Let’s admit it, like in quarantine for most of us isn’t that bad, but is just lacks color as each day bleeds into one another with very little definition. What do you mean its Monday? What difference does it make? But let’s celebrate the joy of life in black and white with these ten classic black and white masterpieces of cinema from the 1930s to the 1960s – no modern B&Ws thank you very much!
His Girl Friday (1949) – Prime
This Cary Grant classic which sees him playing a newspaper editor trying to sabotage the relationship of his star reporter so that they won’t leave and get married. This film was based on the earlier movie The Front Page (1931)but with a twist. In the original the leaving reporter was male, while in Grant’s version they are female, adding an additional layer of romance and complication to the story.
It’s a Wonderful Life (1946) – Prime
You don’t have to wait until Christmas to re-watch this Jimmy Stewart classic about a man who is given the opportunity to see what the world would really be like if he had never been born. Perhaps a little overly sentimental, there is still something about this film that just keeps bringing you back.
Let There Be Light (1946) – Netflix
A documentary film made by Joh Huston while he was serving in the U.S. Army during World War II, it was intended to educate the public about post-traumatic stress disorder. Something we will all have to worry about once this pandemic is over. It looks at the treatment of this mental disorder in returning veterans. The U.S. government was so unhappy with this portrayal that it banned the film until the 1980s. Just one more reason to watch.
The Magnificent Ambersons (1942) – Netflix
One of Orson Welles’ lesser-known greats, it is based on the Pulitzer Prize-winning novel by Booth Tarkington. It looks at the declining fortunes and a wealthy family due to the rise of the automobile. One of the reasons this is one of his lesser-known works is that he lost control of the film at the editing stage, and he felt that the studios ruined the film at that point. Moreover, the cut portions were destroyed, so we can never know what Welles’ original vision looked liked.
Mughal e Azam (1960) – Netflix
The newest film on the list, this Indian movie tells the epic love story of a Mughal prince and a court dancer, before he became king. The relationship drives a wedge between the prince and his family, and he is forced to choose. This film took 15 years to make, with development beginning in 1944.
My Man Godfrey (1936) – Prime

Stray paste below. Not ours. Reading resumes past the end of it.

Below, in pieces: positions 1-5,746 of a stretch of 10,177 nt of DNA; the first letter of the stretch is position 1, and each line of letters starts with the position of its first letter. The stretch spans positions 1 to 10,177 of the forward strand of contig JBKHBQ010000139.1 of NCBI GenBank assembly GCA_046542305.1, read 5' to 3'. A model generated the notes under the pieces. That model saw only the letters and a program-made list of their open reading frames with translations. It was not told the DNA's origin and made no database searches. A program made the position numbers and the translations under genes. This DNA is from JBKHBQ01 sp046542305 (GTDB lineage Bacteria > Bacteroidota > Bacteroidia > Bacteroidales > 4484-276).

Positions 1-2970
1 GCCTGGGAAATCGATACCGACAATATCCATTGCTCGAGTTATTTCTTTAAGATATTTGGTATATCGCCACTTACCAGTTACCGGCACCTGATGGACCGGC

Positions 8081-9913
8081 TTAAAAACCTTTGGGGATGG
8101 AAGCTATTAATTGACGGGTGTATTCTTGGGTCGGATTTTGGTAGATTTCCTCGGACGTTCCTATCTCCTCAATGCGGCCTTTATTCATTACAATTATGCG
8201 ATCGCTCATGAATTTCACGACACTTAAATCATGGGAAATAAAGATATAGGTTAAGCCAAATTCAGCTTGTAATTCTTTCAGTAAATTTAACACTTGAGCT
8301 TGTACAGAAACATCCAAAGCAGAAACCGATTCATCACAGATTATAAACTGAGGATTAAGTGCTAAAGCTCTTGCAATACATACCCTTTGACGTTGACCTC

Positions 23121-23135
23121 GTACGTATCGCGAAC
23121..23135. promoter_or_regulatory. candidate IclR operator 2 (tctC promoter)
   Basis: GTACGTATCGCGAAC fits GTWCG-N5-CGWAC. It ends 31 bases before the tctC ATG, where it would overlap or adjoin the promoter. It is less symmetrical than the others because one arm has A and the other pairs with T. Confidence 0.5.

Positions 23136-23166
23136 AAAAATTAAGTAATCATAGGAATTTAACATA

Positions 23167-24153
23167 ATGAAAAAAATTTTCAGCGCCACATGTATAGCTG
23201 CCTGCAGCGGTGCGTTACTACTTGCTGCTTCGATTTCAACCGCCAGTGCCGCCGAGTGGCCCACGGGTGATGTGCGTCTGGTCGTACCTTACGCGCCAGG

This classic American Hollywood comedy of the day stars William Powell and Carole Lombard and tells the story of a climbing socialite who hires a homeless man to act as her family’s butler. She then proceeds to fall in love with him. Interestingly, the two stars had briefly married and divorced not long before filming.
Of Human Bondage (1934) – Prime
Bette Davis stars alongside Leslie Howard in the film that is widely believed to have made her a star. It tells the story of an underconfident young man that falls for a woman who has no interest in him, but is happy to use him to her own ends. We watch as their lives touch and separate, and one of them eventually meets a tragic end.
The Stranger (1946) – Netflix/Prime
Starring Edward G Robinson, Loretta Young and Orson Welles, this is Welles’ third feature film about a war crimes investigator tracking a Nazi fugitive in America. It was the first American film to present documentary footage of the Holocaust. The film was not only acclaimed by critics, but was Welles’ most successful in terms of the box office.
Strangers on a Train (1951) – Netflix
This Alfred Hitchcock classic has been imitated many times, but nothing touches the original. Farley Granger, Ruth Roman and Robert Wagner star in this film about two strangers who meet on a train and hatch the perfect crime by exchanging murders. But it seems that one of them was more serious about the pact than the other.
The Third Man (1949) – Netflix
Based on a story by Braham Greene, Joseph Cotton, Alida Valli and Orson Welles star. Set in post-World War II Vienna, it follows a man who is given a job in Vienna by a friend, only to arrive and find his friend dead. As he tries to figure out what happened, he finds himself caught up in something much bigger than he imagined.